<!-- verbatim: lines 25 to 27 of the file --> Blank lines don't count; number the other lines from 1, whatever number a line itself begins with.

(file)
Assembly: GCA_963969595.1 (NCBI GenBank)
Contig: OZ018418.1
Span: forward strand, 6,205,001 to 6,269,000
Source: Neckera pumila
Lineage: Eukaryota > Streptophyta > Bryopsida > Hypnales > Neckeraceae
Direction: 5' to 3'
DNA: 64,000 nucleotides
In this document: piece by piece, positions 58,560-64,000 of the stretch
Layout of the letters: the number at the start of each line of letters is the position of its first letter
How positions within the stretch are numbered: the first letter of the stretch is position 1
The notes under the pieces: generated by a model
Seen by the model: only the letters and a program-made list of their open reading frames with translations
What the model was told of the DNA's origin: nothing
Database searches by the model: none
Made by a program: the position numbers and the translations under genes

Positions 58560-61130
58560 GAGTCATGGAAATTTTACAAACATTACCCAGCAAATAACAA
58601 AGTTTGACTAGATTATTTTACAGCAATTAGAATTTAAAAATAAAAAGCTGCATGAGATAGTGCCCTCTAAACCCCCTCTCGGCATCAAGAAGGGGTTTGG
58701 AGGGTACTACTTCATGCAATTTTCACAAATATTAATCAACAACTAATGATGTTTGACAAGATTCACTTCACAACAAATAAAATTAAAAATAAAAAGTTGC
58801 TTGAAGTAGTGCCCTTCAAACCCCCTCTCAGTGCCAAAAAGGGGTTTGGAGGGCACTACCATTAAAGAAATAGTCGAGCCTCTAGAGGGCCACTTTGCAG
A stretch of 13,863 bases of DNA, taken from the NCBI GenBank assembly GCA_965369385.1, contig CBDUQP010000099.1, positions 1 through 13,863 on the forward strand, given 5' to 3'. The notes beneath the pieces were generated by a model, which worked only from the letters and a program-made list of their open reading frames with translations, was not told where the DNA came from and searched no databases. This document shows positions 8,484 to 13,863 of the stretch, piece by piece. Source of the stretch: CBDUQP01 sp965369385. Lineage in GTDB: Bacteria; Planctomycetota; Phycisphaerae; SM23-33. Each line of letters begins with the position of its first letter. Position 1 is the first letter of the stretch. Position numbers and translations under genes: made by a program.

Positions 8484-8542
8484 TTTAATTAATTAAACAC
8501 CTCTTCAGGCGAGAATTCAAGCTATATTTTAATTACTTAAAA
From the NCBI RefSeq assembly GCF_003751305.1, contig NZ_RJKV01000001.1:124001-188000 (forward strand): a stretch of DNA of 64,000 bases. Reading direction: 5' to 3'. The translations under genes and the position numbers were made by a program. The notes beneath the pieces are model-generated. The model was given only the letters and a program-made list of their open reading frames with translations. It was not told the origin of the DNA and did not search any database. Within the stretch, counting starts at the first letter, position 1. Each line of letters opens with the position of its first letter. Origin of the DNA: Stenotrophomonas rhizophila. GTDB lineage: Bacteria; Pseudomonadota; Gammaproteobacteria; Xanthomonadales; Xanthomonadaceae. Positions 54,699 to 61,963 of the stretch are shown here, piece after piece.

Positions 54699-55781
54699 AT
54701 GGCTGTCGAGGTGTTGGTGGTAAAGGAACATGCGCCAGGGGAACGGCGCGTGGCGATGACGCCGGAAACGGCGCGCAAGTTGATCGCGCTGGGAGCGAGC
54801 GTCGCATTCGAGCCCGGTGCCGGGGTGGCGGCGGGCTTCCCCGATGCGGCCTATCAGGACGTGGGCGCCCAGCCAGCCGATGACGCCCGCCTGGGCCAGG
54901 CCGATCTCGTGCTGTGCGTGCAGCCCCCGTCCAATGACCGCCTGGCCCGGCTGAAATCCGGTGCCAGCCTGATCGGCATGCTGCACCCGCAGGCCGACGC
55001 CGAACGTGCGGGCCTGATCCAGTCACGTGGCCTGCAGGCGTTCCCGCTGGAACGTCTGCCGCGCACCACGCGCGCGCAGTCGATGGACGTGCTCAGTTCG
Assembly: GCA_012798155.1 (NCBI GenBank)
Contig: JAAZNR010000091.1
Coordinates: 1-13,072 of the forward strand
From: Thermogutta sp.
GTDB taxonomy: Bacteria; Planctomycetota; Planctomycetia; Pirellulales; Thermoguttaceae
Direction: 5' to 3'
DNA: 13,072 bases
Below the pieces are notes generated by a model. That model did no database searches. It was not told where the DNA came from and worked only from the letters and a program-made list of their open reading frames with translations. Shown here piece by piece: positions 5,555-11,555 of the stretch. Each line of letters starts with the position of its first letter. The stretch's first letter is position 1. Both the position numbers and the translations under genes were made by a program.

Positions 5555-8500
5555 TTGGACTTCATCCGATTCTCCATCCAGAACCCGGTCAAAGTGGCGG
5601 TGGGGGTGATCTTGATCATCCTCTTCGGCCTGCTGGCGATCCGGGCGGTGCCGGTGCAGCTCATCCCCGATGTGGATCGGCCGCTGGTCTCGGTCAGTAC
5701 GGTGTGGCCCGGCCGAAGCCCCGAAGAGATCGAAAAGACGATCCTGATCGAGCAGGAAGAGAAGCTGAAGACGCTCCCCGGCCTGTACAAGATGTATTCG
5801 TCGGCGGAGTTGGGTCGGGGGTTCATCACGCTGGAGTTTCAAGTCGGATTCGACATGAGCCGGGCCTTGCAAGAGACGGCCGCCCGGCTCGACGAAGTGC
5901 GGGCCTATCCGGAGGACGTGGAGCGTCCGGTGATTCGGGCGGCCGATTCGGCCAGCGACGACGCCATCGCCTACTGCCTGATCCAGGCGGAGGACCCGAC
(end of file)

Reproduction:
From the NCBI RefSeq assembly GCF_003751305.1, contig NZ_RJKV01000001.1:124001-188000 (forward strand): a stretch of DNA of 64,000 bases. Reading direction: 5' to 3'. The translations under genes and the position numbers were made by a program. The notes beneath the pieces are model-generated. The model was given only the letters and a program-made list of their open reading frames with translations. It was not told the origin of the DNA and did not search any database. Within the stretch, counting starts at the first letter, position 1. Each line of letters opens with the position of its first letter. Origin of the DNA: Stenotrophomonas rhizophila. GTDB lineage: Bacteria; Pseudomonadota; Gammaproteobacteria; Xanthomonadales; Xanthomonadaceae. Positions 54,699 to 61,963 of the stretch are shown here, piece after piece.

Positions 54699-55781
54699 AT